I don’t want to mince words. I found Phil Woolas’s leaflets inexcusable and indefensible. When I saw the Labour Party logo on them my stomach turned. I am ashamed that they were ever delivered in the name of this great party.
I am often accused of being a partisan, and I am, I’m a proud Labour partisan. But I do not believe in winning at any cost, and the price of Woolas’s victory was too high. Winning alone is not enough, we must have a mandate to be the party that champions community cohesion, not the party that plays communities off against each other for electoral victory alone.
Before the court’s decision today, I believed that Woolas should have been suspended from the party on the strength of the disgraceful leaflets alone. I see it as a clear case of bringing the party into disrepute, and we shouldn’t have such rules unless the NEC is willing to exercise them when called on to do so by ordinary party members.
Woolas wasn’t suspended. In fact he was even promoted – which was a rare but big strategic mistake by Ed Miliband. This court case wasn’t about the content of the leaflets. But, with this verdict, we have a chance to put right the wrong that was ignoring Woolas’s behaviour, and start drawing our red lines on how we talk about immigration and what is and isn’t acceptable.
I have some sympathy with Dan Hodges view that we are scape-goating Woolas to avoid a deeper conversation. The deeper conversation must be had, not just talked about. But our stalling on this shouldn’t let Woolas off the hook. He should go, and if he has the decency to understand that the party is bigger than his career, he will go – whether forced to by the judge or not.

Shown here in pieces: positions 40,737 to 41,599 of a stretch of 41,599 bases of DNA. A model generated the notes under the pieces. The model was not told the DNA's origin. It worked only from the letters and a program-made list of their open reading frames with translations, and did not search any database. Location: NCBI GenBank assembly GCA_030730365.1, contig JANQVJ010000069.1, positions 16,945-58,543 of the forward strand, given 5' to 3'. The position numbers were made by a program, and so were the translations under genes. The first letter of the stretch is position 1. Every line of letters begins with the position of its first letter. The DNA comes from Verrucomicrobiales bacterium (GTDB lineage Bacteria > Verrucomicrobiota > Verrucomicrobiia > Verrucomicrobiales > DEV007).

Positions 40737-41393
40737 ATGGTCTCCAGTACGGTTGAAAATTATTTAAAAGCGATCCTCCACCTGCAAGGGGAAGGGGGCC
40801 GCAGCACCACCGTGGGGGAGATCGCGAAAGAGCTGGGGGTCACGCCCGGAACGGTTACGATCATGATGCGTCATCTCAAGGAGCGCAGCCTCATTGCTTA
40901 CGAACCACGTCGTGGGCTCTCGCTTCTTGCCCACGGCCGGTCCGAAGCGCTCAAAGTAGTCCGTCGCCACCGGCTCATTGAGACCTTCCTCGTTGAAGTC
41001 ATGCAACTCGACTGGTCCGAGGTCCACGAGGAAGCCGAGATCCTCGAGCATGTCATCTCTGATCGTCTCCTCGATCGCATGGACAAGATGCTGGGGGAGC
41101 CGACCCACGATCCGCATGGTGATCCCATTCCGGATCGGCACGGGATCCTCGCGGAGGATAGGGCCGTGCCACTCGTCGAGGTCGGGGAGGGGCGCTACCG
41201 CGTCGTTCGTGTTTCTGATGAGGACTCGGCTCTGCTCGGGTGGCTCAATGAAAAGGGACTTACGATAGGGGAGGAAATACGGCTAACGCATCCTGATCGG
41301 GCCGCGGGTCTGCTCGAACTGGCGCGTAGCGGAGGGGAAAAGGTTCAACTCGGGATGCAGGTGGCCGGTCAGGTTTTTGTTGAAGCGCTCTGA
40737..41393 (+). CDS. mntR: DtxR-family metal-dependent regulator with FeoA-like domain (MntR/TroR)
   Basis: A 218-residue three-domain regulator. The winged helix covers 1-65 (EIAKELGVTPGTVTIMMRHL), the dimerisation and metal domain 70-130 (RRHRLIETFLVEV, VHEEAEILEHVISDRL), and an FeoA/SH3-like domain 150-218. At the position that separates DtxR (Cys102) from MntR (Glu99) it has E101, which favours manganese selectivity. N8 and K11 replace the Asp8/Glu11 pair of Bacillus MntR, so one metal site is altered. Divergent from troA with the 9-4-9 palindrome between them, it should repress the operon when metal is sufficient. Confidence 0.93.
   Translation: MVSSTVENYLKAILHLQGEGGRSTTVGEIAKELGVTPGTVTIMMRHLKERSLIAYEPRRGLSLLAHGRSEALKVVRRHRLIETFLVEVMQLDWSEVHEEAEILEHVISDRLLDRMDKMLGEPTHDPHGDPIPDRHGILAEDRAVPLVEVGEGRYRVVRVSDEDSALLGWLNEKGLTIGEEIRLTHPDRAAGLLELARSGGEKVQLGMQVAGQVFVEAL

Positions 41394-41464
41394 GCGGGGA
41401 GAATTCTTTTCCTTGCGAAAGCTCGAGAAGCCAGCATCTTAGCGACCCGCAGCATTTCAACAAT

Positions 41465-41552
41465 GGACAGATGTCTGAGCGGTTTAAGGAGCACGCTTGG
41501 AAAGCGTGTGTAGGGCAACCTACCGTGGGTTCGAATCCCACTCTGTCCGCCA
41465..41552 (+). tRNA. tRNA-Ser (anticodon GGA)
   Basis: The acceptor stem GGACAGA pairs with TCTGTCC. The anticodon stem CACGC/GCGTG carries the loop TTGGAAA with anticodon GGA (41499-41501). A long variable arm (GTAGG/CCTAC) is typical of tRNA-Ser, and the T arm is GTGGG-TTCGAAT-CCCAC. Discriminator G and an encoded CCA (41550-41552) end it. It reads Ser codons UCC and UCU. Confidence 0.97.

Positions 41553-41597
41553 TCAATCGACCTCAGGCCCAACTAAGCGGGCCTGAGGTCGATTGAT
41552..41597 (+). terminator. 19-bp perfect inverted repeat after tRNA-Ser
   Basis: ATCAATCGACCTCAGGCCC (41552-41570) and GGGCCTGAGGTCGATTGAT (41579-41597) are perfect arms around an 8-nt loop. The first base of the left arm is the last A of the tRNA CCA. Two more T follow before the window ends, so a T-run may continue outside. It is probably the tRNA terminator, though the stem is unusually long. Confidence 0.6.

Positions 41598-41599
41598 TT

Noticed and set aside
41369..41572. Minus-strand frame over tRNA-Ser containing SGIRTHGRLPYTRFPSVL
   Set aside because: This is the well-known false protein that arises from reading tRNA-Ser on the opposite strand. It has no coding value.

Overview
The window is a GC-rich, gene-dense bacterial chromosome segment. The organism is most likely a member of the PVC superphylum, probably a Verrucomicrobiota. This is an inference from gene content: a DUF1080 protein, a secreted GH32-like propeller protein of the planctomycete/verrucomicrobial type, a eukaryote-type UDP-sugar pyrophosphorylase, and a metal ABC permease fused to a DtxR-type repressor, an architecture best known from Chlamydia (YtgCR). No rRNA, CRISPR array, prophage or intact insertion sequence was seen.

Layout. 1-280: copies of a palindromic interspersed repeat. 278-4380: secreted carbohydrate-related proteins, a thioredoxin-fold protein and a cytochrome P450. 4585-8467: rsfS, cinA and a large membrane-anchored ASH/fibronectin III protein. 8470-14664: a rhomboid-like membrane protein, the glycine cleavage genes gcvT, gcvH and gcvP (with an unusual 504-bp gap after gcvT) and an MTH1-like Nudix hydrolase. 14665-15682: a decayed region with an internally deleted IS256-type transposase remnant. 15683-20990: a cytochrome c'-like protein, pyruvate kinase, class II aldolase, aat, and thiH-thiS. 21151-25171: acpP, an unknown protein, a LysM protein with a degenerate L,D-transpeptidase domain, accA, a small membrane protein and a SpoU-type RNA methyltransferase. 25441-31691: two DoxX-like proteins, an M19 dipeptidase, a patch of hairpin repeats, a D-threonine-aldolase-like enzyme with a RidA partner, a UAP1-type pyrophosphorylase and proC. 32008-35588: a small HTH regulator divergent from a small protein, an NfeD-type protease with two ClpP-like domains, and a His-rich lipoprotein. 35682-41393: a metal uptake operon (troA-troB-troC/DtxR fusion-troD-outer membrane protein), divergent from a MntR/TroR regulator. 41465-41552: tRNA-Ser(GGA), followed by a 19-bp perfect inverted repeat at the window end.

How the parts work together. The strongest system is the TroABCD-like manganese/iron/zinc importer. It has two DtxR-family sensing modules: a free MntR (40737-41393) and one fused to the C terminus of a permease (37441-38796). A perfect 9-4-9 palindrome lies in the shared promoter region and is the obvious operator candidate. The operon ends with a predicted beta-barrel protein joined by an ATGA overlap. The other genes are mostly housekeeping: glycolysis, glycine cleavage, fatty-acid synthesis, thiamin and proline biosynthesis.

I remain a Labour partisan. I know my party is capable of so much better than this, so even as I call for Woolas to step away from the mess he has created, my mind turns to how we fix it. The people of Oldham East and Saddleworth deserve good representation, and with all the damage the ConDems are doing to this country – particularly in the North, I believe that should be Labour representation. So we need – as a party – to come together to refight this election with a new candidate.
There is every reason to be optimistic about our chances of winning with an untainted candidate. Last night in a local council by-election about 10 miles from Oldham there was a swing from the Lib Dems to Labour of 14.5%. While in Oldham in May we were not the best party we could be, we are not the party who have lied to the electorate, broken pledges and formed an alliance with the Tories.
So let’s find the strength as a party to move onwards but also to examine how this happened, and how we can ensure it does not happen again,